Three outdoor cafes to open on Tartu's Emajõgi from next week

Construction of an outdoor cafe on the banks of the Emajõgi River in Tartu.
Construction of an outdoor cafe on the banks of the Emajõgi River in Tartu. Source: ERR

Starting next week, restaurants can once again allow people on outdoor terraces and busy construction on is currently taking place on Tartu's Emajõgi River. The three seasonal cafes allowed on the river received a ten-year permit after tight competition.

By next Monday, when restrictions regarding restaurants and bars will be eased, only a mojito-bar will be opened, however.

"The contract states the cafes should be open from June 1, but it's the entrepreneurs' desire to get them ready as fast as possible. They are in different stages of development: Väike Kuuba is set to open on May 3, the others will take some time. An estimated time for opening is mid-May," said head of Tartu's business development department Alo Lilles.

25 different companies applied for a permit to open cafes on Emajõgi River. The city made their choices while accounting for the offered rental price, construction solutions and the concept of service. Two of the chosen cafes, Väike Kuuba and Cafe Chef have been in the same location previously, although with a smaller building. The tightest competition was for the middle plot, for which Gustav Cafe will pay nearly €24,000 yearly to the city.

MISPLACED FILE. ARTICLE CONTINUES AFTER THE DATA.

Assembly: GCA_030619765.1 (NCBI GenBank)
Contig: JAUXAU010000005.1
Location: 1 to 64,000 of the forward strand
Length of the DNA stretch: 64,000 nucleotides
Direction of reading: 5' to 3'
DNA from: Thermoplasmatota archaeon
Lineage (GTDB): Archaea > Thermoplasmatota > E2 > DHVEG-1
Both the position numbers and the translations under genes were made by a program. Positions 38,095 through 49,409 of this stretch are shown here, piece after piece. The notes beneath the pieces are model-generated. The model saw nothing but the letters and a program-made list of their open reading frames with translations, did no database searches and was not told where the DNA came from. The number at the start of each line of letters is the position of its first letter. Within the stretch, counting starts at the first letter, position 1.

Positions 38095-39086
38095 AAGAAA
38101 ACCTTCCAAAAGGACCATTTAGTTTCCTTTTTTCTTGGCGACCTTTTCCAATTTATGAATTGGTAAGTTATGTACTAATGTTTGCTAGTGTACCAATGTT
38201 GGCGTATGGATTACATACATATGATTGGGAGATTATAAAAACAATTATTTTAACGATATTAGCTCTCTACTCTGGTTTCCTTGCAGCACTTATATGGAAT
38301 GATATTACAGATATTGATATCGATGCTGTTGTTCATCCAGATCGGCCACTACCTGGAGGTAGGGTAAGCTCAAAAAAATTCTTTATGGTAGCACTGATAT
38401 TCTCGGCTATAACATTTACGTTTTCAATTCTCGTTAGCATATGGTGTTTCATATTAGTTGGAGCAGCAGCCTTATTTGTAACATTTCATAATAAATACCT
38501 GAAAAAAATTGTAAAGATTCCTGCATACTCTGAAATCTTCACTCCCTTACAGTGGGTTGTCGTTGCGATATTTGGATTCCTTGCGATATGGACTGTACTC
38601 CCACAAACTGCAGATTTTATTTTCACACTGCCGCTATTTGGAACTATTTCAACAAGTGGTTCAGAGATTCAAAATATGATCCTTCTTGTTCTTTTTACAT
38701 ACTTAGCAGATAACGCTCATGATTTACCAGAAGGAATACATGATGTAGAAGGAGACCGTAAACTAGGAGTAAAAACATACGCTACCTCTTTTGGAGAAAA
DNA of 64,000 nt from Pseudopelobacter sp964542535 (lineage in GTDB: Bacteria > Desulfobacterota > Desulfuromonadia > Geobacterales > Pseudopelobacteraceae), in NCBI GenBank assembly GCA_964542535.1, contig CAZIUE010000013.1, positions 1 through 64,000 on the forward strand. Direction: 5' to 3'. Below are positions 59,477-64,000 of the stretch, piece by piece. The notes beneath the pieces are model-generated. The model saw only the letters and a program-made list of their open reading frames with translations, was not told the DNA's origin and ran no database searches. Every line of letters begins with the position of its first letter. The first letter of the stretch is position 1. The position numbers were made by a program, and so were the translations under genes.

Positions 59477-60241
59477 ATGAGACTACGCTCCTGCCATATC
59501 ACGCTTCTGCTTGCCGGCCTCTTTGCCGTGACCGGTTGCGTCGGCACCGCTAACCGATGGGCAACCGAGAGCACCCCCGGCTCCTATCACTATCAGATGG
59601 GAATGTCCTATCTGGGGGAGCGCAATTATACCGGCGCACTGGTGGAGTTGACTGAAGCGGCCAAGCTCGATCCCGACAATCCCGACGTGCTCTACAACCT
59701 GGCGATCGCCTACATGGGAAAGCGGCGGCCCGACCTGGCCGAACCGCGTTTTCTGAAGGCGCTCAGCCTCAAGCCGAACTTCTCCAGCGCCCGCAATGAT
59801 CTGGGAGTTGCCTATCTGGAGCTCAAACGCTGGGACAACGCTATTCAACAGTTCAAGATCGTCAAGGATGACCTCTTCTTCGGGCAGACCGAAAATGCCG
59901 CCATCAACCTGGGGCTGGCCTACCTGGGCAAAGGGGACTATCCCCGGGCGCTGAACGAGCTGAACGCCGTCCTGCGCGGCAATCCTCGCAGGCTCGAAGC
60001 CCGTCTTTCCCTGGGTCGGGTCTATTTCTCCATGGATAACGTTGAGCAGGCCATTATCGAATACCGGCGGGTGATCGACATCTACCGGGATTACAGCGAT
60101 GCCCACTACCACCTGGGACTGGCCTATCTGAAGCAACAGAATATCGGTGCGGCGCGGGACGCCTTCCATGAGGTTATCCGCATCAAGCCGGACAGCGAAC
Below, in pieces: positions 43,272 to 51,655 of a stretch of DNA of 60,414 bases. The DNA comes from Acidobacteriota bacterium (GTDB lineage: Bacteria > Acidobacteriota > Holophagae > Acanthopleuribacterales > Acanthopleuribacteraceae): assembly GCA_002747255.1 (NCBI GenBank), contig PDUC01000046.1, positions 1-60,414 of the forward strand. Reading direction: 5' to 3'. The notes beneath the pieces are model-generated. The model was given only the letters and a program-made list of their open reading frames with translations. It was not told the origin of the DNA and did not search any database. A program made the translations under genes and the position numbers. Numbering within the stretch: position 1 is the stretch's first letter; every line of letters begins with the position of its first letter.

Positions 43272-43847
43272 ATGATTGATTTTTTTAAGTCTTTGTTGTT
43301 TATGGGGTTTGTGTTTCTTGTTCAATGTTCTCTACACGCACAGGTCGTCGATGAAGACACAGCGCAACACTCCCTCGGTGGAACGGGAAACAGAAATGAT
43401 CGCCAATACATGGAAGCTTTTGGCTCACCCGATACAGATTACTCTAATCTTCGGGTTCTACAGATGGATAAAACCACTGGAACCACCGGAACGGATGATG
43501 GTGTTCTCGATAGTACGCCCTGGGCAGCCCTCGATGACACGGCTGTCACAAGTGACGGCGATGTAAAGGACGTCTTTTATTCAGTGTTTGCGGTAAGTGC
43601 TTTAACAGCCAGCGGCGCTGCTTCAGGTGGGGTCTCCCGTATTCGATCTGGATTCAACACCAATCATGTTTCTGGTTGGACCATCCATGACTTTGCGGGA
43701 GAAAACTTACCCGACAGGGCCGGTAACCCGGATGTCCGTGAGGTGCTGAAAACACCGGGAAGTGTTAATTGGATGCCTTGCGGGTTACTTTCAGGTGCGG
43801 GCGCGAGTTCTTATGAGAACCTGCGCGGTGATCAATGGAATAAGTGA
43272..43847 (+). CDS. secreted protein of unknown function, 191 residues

"It has been a long-time dream to put one on Emajõgi River. When the previous plot-owner was here, we came by often. It is a nice place to be," said Gustav Cafe board member Siim Liivamägi.

"Construction will cost in the region of a few hundred thousand euros. It is a rather large investment but the desire to do it was too great," he added.

Six years ago, the City of Tartu decided that the riverfront promenade in the city center could benefit from seasonal cafes. Three properties were put up for offer free of charge, and activity licenses were granted to those who offered the most attractive visions for cafes.

Until last year, three summer cafes were allowed to operate on the river's promenade without paying rent for the land. Since the activity on the riverbank began to grow, as did entrepreneur interest, which led to the city having to announce a public contest.

Alo Lilles said Tartu is moving in the direction of having cafes in other locations than the banks of Emajõgi River. No dates or locations have been set yet, however.

"Whether on the Naiiv-side, to either direction, or near the Tartu Market, if you go from the market building toward Anne channel - the entire riverbank is unused today. There are definitely opportunities to refresh it," Lilles said.


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Editor: Kristjan Kallaste

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